Bishop Francis Xavier Leray, 2nd Bishop of Natchitoches
Pope Pius IX selected 51 year old Fr. Francis Xavier Leray, pastor of St. Paul’s Church in Vicksburg, Mississippi, to be the second bishop of Natchitoches in 1876.
Fr. Leray was born near Rennes at Chateau-Giron, in France on April 20, 1825, one of 13 children. He studied under the Eudist fathers in Rennes and later came with their early band of missionaries to Vincennes, Indiana in 1843. Two years later he went to continue his studies at Spring Hill College in Mobile. He finished his theological preparations for the priesthood at St. Mary’s Seminary in Baltimore. He was ordained by Bishop Chanche for the Diocese of Natchez on March 19, 1852. Fr. Leray served as an assistant in Jackson before being assigned as pastor in Vicksburg. He worked tirelessly during the yellow fever epidemics and cholera outbreaks before the war and went on to serve as a Confederate chaplain during the siege of Vicksburg. After the strain of the war years he devoted himself to rebuilding his shattered congregation. Worn out by work and worry, he suffered a partial paralysis of his face that forced him to return to his native Brittany for some much needed rest. It was there that he received word of his election to the See of Natchitoches. On hearing the news of his appointment he stated: “I am a sacrificed man.” He knew all too well the work ahead. He was consecrated in the Cathedral of Rennes on April 22, 1876 by Cardinal Archbishop Broussais St. Marc.
Before returning to Louisiana, the new bishop went about Brittany to recruit new laborers for his mission diocese. He arrived and was installed in his cathedral in October of 1877 – two years after the death of Bishop Martin. Bishop Leray made few changes among the pastors of the diocese, most of whom had been tested by war and reconstruction, as they enjoyed a strong bond with their congregations. The Religious of the Sacred Heart had been forced to close their boarding school in Natchitoches in 1876 due to a lack of students and resources. In 1879, the Sisters of Mercy gave up their schools in Natchitoches and Alexandria. The bishop was left with only the schools managed by the Daughters of the Cross.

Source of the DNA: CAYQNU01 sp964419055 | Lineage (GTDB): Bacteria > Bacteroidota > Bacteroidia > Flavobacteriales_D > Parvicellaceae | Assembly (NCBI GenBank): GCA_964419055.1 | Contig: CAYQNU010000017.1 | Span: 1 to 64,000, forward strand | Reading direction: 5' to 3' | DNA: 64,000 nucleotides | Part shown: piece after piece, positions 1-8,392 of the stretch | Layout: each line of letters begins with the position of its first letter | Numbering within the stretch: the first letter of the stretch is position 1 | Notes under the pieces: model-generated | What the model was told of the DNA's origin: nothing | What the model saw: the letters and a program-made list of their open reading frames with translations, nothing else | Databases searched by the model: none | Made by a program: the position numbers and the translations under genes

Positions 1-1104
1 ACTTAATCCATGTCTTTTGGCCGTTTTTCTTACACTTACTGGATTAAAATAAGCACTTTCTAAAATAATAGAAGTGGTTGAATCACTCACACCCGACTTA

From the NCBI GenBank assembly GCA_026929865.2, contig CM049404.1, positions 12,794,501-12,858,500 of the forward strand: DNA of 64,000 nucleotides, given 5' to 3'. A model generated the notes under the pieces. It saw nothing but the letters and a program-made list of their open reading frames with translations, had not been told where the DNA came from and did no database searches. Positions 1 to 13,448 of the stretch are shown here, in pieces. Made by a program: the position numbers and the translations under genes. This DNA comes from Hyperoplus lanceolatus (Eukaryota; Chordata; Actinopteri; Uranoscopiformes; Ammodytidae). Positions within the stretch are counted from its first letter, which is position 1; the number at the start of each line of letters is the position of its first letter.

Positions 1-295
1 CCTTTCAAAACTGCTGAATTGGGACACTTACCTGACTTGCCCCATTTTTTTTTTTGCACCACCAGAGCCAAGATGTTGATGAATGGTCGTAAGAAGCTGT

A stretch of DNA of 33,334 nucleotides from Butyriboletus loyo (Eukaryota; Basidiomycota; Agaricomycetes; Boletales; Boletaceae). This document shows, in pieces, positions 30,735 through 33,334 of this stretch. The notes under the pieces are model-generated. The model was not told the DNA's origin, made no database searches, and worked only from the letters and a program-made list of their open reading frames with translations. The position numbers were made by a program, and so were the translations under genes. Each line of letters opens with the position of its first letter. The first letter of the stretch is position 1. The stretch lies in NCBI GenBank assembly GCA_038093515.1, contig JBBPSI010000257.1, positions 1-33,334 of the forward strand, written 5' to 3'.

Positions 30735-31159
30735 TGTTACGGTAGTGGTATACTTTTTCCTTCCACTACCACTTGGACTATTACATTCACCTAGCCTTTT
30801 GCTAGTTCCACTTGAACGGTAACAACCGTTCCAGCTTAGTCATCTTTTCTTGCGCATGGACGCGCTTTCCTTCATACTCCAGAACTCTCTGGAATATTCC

Bishop Leray was a plain-spoken and strong-willed prelate. The harsh experiences of war, famine and plague had hardened him and made him seem distant and severe at times. Practical and efficient, he was an excellent administrator. Twenty-five years of difficult ministry had prepared him for the problems he faced in north Louisiana and he could commiserate with and encourage his priests. He toured the diocese, inspecting properties and laying plans for new expansion. He established new parishes in Zwolle and Deville and ordered that all preaching and instruction be done in English instead of French.
Two years after his appointment, Bishop Leray faced an even greater challenge. On October 23, 1879, he was appointed Titular Bishop of Janopolis and Coadjutor of the Archbishop of New Orleans with the right of succession and full administrative powers. Under Archbishop Perche, the Archdiocese of New Orleans had never fully recovered from the financial difficulties of reconstruction. The situation had only grown worse with the years and Bishop Leray was assigned to clear up an almost impossible situation. In addition to his duties for the archdiocese he remained as administrator of the diocese of Natchitoches. Fr. Dicharry served as vicar general as he had under Bishop Martin. Most of the pressing chancery business of the diocese was conducted through correspondence. After the death of Archbishop Perche in 1883, Bishop Leray was installed as archbishop in New Orleans.